EU officials could introduce tariffs on popular fish consumed in Britain in the event of a no deal Brexit. They claim Britons consume more white fish than exists in British waters, with the UK relying on imports from the Continent. An official added haddock and cod supplies are the most popular with Britons and both species will be subject to tough tariffs if Britain refuses to grant access to its waters for European fishing boats.
The tariffs could be implemented as early as April 12 if Britain leaves the bloc without a deal.
EU and UK officials have promised to leave talks on a joint-fisheries agreement until after Brexit.
The European Commission confirmed retaliatory measures could impact cod and haddock supplies to Britain if talks breakdown.
A source said: “Currently the UK consumes more white fish than it catches in its waters and could catch in its waters.
“Any fish the UK doesn’t catch it will have to import and that will become a trade issue.”
Karmenu Vela, the Commissioner responsible for fisheries, said insisted the EU is keen to strike a reciprocal deal.
He said: “in case of a no-deal Brexit, EU fishing vessels would have to leave UK waters and UK vessels would have to leave EU waters.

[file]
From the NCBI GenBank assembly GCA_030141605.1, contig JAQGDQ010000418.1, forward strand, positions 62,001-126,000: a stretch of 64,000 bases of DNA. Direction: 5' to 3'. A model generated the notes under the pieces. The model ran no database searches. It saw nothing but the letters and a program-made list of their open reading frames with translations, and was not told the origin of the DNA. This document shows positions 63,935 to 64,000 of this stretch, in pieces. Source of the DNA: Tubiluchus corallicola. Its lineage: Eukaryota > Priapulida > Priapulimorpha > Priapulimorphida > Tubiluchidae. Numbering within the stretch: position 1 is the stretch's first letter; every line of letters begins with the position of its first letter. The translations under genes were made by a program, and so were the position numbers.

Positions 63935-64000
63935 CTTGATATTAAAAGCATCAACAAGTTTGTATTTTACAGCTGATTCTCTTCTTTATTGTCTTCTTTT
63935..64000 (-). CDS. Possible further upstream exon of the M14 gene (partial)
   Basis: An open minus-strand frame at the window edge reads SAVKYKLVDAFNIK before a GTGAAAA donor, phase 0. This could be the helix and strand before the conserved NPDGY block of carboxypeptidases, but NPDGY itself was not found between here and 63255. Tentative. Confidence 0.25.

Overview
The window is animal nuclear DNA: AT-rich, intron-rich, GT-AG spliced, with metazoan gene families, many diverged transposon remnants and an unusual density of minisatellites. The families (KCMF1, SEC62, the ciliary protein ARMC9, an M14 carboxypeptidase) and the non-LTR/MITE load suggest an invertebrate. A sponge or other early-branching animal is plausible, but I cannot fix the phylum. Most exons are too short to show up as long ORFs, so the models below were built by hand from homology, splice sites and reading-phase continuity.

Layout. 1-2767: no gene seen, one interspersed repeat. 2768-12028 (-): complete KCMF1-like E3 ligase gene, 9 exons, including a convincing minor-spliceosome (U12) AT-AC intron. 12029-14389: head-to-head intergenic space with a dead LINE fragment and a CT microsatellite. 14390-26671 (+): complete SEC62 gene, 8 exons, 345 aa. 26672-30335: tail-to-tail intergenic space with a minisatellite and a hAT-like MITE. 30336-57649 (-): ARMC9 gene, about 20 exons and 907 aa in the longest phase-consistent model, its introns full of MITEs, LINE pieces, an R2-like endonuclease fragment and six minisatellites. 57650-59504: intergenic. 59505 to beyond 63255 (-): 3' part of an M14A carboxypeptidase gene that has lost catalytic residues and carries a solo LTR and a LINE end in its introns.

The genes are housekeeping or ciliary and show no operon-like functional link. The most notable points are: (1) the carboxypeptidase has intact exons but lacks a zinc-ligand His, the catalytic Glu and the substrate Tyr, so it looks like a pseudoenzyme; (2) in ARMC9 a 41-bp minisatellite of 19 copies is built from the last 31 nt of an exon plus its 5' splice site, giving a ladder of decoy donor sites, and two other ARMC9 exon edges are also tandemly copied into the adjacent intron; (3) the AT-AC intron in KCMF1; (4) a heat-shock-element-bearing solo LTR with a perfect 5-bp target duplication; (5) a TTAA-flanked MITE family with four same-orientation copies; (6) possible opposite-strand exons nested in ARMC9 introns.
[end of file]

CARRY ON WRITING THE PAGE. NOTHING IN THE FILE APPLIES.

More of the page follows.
“This would have significant negative economic consequences on the part of the EU fleet, which depends on access to UK water.
“Obviously, even on the part of the UK fleet fishing in EU waters.”
Mr Vela offered Britain the opportunity to keep its waters open in order to prevent any disruption to its fish supplies.
The news comes as Bank of England governor Mark Carney warned earlier this week that the chance of a no deal Brexit is now “alarmingly high”.
Mr Carney defended his continued gloomy forecast of a no deal Brexit as the UK’s April 12 deadline to leave the EU fast approaches.
He told Sky News: “Unfortunately I think it proved accurate. It’s alarmingly high now. We’re in a situation where the expressed will of Parliament is for some form of deal, so to put it in the double negative: parliament is against no deal.
“The Government, as expressed by the Prime Minister, is against no deal, the European Union is against no deal, and yet it is a possibility – it is the default option.
“So no deal would happen by accident, it would happen suddenly, there would be no transition – it is an accidental disorderly Brexit.”